Metro Meteor, the famous painting ex-racehorse, was stricken over the weekend by sudden blindness in both eyes.
The 13-year-old bay Thoroughbred, who became a media sensation after owner and portrait artist Ron Krajewski taught him to grip a paintbrush in his teeth and create abstract acrylics on canvas, was initially diagnosed with equine uveitis in his left eye. Then suddenly, over the weekend, the blindness had spread to both, Krajewski says.
He is under the care of his veterinarian Dr. Kimberly Brokaw, DVM, of Maryland, but was expected to travel to the New Bolton Hospital sometime today to see a specialist, Krajewski says.
Race name: Metro Meteor
Sire: City Zip
Dam: Here Comes Nikki
Foal date: March 13, 2003
Earnings: $299,420Though Metro became panicked and required sedation as his condition worsened, Krajewski was holding out hope that the blindness could be reversed with medical intervention.
“Today (Saturday) he’s blind. He can’t see a thing. But, I’m confident that his eyesight will come back,” he says, noting that he plans to take aggressive action to save Metro’s vision. By Sunday afternoon, Krajewski reported on the Painted by Metro Facebook page that Metro appeared to be slightly improved during a brief hand walk outside the barn. Though Metro appeared very cautious in a video posted to the page, his footsteps clearly uncertain, he willingly followed his handler.
Krajewski broke the news of Metro’s deteriorating eye condition over the weekend, after a week spent attending to the OTTB’s sudden development of a “squinty” left eye.
As the world grew dimmer for Metro, the horse began to panic; at one point requiring sedation and confinement to his stall.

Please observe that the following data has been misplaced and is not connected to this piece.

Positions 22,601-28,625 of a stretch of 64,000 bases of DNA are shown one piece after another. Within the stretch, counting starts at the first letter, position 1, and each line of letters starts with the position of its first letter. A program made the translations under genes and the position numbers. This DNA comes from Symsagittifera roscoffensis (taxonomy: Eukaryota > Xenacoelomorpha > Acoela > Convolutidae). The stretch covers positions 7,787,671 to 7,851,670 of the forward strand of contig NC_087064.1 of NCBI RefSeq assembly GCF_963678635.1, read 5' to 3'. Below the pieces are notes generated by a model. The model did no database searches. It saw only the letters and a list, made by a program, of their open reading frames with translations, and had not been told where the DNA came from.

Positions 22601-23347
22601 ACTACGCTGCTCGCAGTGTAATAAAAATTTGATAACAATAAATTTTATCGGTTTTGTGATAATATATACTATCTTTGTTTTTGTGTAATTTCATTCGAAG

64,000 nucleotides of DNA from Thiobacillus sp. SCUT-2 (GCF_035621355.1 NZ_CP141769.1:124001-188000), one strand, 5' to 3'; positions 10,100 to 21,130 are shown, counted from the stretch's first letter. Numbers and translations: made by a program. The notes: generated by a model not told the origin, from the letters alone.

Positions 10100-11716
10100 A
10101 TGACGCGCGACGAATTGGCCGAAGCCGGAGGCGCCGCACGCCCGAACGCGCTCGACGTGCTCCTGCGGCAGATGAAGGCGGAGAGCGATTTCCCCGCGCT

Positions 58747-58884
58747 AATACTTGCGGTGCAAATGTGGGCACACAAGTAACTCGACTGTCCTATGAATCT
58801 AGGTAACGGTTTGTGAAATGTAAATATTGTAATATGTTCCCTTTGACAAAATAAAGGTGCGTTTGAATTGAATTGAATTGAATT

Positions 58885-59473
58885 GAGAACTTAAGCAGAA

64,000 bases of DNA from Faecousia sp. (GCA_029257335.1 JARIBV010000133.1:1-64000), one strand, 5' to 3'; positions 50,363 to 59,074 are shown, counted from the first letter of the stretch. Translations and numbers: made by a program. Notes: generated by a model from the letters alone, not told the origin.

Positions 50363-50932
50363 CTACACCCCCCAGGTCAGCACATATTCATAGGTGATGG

“He can’t see and he doesn’t understand what’s happening to him,” Krajewski says.
An appointment was scheduled with an ophthalmologist for 11 a.m. today.
“Having a celebrity horse helped,” says Krajewski, who notes it was a real relief to get the call. “I don’t think we’ll get the police escort that Barbaro got, but I know he’ll get great care.”
The plan now is to get a specialist’s opinion on Metro’s sudden vision loss, and to chart a course of action. Krajewski notes he has spent his limited free time reading up on surgical procedures that can possibly restore vision, and he has been holding out hope that his painting horse will be okay.
Krajewski, a pet portrait artist, taught his Thoroughbred to “paint” years ago. In a specially equipped stall/studio, Metro holds paint-dipped brushes in his teeth and swipes them across a canvas. The acrylic works have generated revenue to support Metro’s ongoing health needs, and the charity New Vocations Racehorse Adoption. And in the process, Metro has become a celebrity horse, who has been featured on national television shows and in major publications.
With over 55,000 followers on Facebook, Metro is a real life example of the worthiness of off-track Thoroughbreds. Krajewski says he just hopes Metro is able to conquer this sudden medical crisis.
“I feel so bad for him,” he says. “He’s a racehorse who couldn’t run anymore, and now he’s an artist who can’t see.”